AGREE II assessments of recent acne treatment guidelines: how well do they reveal trustworthiness as defined by the U.S. Institute of Medicine criteria?*


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Abstract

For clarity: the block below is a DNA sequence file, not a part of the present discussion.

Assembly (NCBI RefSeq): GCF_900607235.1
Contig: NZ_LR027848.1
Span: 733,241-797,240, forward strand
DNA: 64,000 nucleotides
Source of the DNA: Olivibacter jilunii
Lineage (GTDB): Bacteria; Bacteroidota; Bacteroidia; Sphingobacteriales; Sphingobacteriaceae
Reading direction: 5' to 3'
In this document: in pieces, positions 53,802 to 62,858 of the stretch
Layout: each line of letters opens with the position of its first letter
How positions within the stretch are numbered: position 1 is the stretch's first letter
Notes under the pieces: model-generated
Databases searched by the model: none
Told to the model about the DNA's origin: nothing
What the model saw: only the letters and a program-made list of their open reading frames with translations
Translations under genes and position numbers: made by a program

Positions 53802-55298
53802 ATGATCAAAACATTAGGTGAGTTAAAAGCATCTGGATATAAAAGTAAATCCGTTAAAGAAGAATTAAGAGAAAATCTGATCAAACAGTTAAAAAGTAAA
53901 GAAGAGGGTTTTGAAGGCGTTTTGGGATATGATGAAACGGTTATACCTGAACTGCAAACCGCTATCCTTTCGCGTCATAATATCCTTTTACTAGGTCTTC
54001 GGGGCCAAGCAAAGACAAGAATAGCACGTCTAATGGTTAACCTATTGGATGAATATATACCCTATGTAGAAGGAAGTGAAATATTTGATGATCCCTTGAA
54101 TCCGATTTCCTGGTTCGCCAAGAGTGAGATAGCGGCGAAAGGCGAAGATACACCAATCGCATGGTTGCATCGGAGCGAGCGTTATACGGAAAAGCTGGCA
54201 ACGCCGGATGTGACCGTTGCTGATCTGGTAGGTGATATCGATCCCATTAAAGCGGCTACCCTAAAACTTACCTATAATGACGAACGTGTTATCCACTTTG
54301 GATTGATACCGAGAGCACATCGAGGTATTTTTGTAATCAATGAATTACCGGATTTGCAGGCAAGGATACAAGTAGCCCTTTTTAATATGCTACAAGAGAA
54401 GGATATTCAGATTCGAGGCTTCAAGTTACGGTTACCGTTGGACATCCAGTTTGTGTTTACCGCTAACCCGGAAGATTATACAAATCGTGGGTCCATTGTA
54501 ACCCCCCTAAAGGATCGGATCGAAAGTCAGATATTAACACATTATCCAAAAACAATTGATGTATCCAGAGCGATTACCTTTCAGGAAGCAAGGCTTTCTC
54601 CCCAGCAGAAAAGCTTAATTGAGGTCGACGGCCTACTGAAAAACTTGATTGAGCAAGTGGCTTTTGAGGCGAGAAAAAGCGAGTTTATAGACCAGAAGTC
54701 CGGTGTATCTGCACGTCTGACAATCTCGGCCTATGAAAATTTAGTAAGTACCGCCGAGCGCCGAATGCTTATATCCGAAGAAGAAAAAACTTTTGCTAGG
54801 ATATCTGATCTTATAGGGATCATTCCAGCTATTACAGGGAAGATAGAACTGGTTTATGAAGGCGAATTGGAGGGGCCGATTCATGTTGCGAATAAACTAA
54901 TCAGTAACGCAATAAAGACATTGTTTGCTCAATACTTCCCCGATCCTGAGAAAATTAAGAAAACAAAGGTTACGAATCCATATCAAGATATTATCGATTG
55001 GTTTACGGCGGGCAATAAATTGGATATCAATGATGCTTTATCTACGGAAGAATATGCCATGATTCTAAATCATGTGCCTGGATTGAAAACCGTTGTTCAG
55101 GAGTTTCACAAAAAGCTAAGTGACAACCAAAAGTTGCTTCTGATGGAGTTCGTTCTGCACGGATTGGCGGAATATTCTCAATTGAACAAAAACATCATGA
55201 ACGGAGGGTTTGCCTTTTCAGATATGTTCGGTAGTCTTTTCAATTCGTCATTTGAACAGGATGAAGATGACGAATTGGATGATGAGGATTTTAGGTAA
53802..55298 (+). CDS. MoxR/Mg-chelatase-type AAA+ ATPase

SummaryBackgroundUp-to-date, trustworthy guidelines are a widely relied upon means of promoting excellent patient care.ObjectivesTo determine the quality of recently published acne treatment guidelines by utilizing the Appraisal of Guidelines for Research and Evaluation (AGREE) II Reporting Checklist, the U.S. Institute of Medicine's (IOM) criteria of trustworthiness, the red flags of Lenzer et al. and CheckUp.MethodsSystematic searches were conducted in bibliographic databases, guideline depositories and using Google to identify acne treatment guidelines published since 2013. Six assessors independently scored each guideline using the AGREE II Reporting Checklist. Guidelines were concomitantly assessed for trustworthiness using the IOM criteria and for the red flags of Lenzer et al., indicative of potential bias. Updates were screened using CheckUp.ResultsEight guidelines were identified, two of which were updates. Lowest scoring AGREE II domains across all guidelines were applicability (six poor, one fair, one average) and rigour (four poor, one fair, three average). Two of the three highest-scoring guidelines were developed using AGREE II. No guideline fully met each IOM criterion and all raised at least one red flag indicative of potential bias. One updated guideline did not address seven of 16 items on CheckUp and the other did not address four. Patient involvement in guideline development was minimal.ConclusionsUse of the AGREE II instrument during guideline development did not have as great an effect on guideline quality as might be expected. There is considerable room for improvement in acne treatment guidelines in order to satisfy the IOM trustworthiness criteria and avoid bias.What's already known about this topic?Healthcare providers rely on guidelines as trustworthy summaries of clinical evidence that also include recommendations intended to optimize patient care.Two independent critical appraisals of acne treatment guidelines published between 2007 and 2013 using the Appraisal of Guidelines for Research and Evaluation (AGREE) II Reporting Checklist found them to be of variable quality with room for improvement.What does this study add?Acne treatment guidelines published since 2013 were deficient in several key areas, even those developed using the AGREE II instrument.They universally lacked adequate stakeholder involvement, transparency and methodological rigour.Trustworthiness as defined by the U.S. Institute of Medicine criteria was only partially attained.All raised one or more of the red flags of Lenzer et al., indicative of potential bias.Plain language summary available online

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